Optimizing Blendstock Composition and Ethanol Feedstock to Reduce Gasoline Well-to-Pump CO 2 Emission

Handle URI:
http://hdl.handle.net/10754/624041
Title:
Optimizing Blendstock Composition and Ethanol Feedstock to Reduce Gasoline Well-to-Pump CO 2 Emission
Authors:
Zhang, Bo; Sarathy, Mani ( 0000-0002-3975-6206 ) ; Abdul-Manan, Amir F.N.
Abstract:
Lifecycle CO2 emission of ethanol blended gasoline was simulated to investigate how fuel properties and composition affect overall emission. Fuel research octane number (RON), octane sensitivity and ethanol content (derived from sugarcane and corn) were varied in the simulations to formulate blended fuels that economically achieve target specifications. The well-to-pump (WTP) simulation results were then analyzed to understand the effects of fuel composition on emission. Elevated ethanol content displaces aromatics and olefins required in gasoline blendstock to reach a target fuel specification. The addition of greater sugarcane-based ethanol percentage in constant aromatics and olefins fuel reduces its WTP CO2 emission. Corn-based ethanol blending does not offer CO2 emission offset due to its high production emissions. The mixing of sugarcane-based with corn-based ethanol is shown to be a potentially effective method for achieving a blended fuel with a lower lifecycle CO2 emission. Besides CO2 emission, the total greenhouse gas (GHG) emission from land-use conversions (LUC), CH4, and N2O are also significant in determining the optimal fuel blend. Herein, we present preliminary results showing that total GHG emissions significantly increase when either corn or sugarcane ethanol is blended at even small percentages; detailed results will be addressed in future communications.
KAUST Department:
Clean Combustion Research Center
Citation:
Zhang B, Sarathy SM, Abdul-Manan AFN (2017) Optimizing Blendstock Composition and Ethanol Feedstock to Reduce Gasoline Well-to-Pump CO 2 Emission. Energy Procedia 105: 3642–3647. Available: http://dx.doi.org/10.1016/j.egypro.2017.03.840.
Publisher:
Elsevier BV
Journal:
Energy Procedia
Issue Date:
2-Jun-2017
DOI:
10.1016/j.egypro.2017.03.840
Type:
Article
ISSN:
1876-6102
Additional Links:
http://www.sciencedirect.com/science/article/pii/S1876610217309220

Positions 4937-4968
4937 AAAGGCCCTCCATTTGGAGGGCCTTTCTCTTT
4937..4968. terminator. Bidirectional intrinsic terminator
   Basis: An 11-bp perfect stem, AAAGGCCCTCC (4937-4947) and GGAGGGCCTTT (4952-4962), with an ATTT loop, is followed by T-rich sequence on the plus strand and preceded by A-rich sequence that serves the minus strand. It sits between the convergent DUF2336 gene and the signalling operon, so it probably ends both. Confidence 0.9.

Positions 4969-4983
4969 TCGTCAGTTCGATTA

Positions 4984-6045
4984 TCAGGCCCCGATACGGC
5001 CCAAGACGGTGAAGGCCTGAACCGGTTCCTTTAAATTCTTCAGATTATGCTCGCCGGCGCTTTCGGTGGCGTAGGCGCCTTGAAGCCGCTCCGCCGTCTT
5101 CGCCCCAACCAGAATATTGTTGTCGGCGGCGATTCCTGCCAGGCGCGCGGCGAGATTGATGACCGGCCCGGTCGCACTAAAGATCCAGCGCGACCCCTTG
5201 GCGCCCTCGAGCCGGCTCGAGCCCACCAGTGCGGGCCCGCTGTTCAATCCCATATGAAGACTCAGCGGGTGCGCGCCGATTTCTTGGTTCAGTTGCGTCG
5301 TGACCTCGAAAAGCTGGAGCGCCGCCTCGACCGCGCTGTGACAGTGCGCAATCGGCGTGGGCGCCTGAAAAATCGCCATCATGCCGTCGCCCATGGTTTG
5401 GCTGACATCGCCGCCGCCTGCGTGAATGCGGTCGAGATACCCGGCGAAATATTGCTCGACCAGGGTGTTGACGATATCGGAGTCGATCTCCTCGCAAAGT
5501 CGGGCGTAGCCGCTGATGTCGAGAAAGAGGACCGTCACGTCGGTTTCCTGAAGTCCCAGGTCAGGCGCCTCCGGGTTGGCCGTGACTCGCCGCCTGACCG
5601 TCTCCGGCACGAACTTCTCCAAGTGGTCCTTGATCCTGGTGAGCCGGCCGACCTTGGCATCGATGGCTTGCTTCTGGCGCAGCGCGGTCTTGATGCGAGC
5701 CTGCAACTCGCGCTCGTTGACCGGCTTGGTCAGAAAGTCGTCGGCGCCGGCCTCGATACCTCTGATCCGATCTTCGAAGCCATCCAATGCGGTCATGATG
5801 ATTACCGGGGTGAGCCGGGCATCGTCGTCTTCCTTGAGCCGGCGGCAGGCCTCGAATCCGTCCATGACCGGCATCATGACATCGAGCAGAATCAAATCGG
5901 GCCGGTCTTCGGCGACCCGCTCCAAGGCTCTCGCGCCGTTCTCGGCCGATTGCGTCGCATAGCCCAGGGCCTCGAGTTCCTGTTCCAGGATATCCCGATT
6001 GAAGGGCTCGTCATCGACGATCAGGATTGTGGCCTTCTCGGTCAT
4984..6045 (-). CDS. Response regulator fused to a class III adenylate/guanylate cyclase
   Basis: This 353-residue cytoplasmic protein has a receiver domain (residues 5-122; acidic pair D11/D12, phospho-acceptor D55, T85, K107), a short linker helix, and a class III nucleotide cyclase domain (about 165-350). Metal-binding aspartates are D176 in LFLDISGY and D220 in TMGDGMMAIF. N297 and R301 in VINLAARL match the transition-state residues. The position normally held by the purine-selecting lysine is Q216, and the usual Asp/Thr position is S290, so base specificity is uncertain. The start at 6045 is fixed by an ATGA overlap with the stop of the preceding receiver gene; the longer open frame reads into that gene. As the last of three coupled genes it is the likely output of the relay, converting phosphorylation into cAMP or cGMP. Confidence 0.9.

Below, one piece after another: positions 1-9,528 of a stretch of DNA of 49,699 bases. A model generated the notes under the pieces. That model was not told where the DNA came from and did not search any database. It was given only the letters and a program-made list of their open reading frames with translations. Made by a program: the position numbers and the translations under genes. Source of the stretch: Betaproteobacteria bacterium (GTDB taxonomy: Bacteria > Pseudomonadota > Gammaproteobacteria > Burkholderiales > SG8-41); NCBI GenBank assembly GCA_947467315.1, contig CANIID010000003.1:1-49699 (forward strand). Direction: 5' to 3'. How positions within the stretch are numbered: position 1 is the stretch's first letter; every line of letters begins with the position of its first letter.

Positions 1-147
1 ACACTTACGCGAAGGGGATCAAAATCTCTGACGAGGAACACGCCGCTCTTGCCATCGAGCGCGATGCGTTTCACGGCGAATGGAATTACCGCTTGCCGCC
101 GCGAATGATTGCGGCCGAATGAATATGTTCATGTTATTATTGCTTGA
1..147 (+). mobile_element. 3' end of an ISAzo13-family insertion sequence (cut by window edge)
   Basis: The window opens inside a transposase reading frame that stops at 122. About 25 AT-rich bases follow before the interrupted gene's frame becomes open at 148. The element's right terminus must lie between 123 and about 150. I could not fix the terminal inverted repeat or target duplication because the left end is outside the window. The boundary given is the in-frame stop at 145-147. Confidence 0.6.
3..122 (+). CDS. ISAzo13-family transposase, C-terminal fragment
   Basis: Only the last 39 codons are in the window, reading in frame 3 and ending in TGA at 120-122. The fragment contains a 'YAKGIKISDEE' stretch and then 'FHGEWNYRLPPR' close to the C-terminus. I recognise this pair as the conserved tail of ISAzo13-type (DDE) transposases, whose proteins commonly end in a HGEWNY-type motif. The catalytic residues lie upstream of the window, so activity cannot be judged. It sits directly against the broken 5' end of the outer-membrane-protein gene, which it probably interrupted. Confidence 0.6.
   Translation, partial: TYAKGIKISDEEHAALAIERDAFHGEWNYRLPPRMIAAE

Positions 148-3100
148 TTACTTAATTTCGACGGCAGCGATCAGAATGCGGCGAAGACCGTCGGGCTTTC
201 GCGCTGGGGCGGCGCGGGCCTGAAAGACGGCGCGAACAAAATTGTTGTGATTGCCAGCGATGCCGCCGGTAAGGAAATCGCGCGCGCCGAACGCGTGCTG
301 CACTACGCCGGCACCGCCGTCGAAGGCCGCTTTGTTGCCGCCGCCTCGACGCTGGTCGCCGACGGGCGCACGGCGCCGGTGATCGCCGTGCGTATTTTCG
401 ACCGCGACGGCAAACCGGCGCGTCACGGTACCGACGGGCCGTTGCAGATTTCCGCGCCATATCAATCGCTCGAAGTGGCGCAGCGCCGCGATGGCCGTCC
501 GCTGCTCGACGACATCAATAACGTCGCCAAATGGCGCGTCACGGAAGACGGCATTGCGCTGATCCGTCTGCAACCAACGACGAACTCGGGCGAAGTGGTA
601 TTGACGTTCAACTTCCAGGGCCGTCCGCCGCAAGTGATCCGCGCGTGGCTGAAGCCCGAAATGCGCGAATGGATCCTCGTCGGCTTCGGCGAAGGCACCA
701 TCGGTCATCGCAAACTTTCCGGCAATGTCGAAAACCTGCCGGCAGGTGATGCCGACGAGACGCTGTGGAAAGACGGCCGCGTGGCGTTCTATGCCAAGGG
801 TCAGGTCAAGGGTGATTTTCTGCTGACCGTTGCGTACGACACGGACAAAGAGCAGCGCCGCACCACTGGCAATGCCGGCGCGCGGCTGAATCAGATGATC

Appears in Collections:
Articles; Clean Combustion Research Center

Full metadata record

DC FieldValue Language
dc.contributor.authorZhang, Boen
dc.contributor.authorSarathy, Manien
dc.contributor.authorAbdul-Manan, Amir F.N.en
dc.date.accessioned2017-06-05T06:02:24Z-
dc.date.available2017-06-05T06:02:24Z-
dc.date.issued2017-06-02en
dc.identifier.citationZhang B, Sarathy SM, Abdul-Manan AFN (2017) Optimizing Blendstock Composition and Ethanol Feedstock to Reduce Gasoline Well-to-Pump CO 2 Emission. Energy Procedia 105: 3642–3647. Available: http://dx.doi.org/10.1016/j.egypro.2017.03.840.en
dc.identifier.issn1876-6102en
dc.identifier.doi10.1016/j.egypro.2017.03.840en
dc.identifier.urihttp://hdl.handle.net/10754/624041-
dc.description.abstractLifecycle CO2 emission of ethanol blended gasoline was simulated to investigate how fuel properties and composition affect overall emission. Fuel research octane number (RON), octane sensitivity and ethanol content (derived from sugarcane and corn) were varied in the simulations to formulate blended fuels that economically achieve target specifications. The well-to-pump (WTP) simulation results were then analyzed to understand the effects of fuel composition on emission. Elevated ethanol content displaces aromatics and olefins required in gasoline blendstock to reach a target fuel specification. The addition of greater sugarcane-based ethanol percentage in constant aromatics and olefins fuel reduces its WTP CO2 emission. Corn-based ethanol blending does not offer CO2 emission offset due to its high production emissions. The mixing of sugarcane-based with corn-based ethanol is shown to be a potentially effective method for achieving a blended fuel with a lower lifecycle CO2 emission. Besides CO2 emission, the total greenhouse gas (GHG) emission from land-use conversions (LUC), CH4, and N2O are also significant in determining the optimal fuel blend. Herein, we present preliminary results showing that total GHG emissions significantly increase when either corn or sugarcane ethanol is blended at even small percentages; detailed results will be addressed in future communications.en
dc.publisherElsevier BVen
dc.relation.urlhttp://www.sciencedirect.com/science/article/pii/S1876610217309220en
dc.rightsThis is an open access article under the CC BY-NC-ND license (http://creativecommons.org/licenses/by-nc-nd/4.0/).en
dc.rights.urihttp://creativecommons.org/licenses/by-nc-nd/4.0/en
dc.subjectCorn-based ethanolen
dc.subjectlifecycle analysisen
dc.subjectethanol blended gasolineen
dc.subjectCO2 emissionen
dc.subjectwell-to-wheel emissionen
dc.titleOptimizing Blendstock Composition and Ethanol Feedstock to Reduce Gasoline Well-to-Pump CO 2 Emissionen
dc.typeArticleen
dc.contributor.departmentClean Combustion Research Centeren
dc.identifier.journalEnergy Procediaen
dc.eprint.versionPublisher's Version/PDFen
dc.contributor.institutionUniversity of Oxford, Chemical Engineering, Engineering Science, Oxford, OX1 3PJ, United Kingdomen
dc.contributor.institutionStrategic Transport Analysis Team, Fuel Technology R&D, Research & Development Center (R&DC), Saudi Aramco, Dhahran, 31311, Saudi Arabiaen
kaust.authorZhang, Boen
kaust.authorSarathy, Manien
All Items in KAUST are protected by copyright, with all rights reserved, unless otherwise indicated.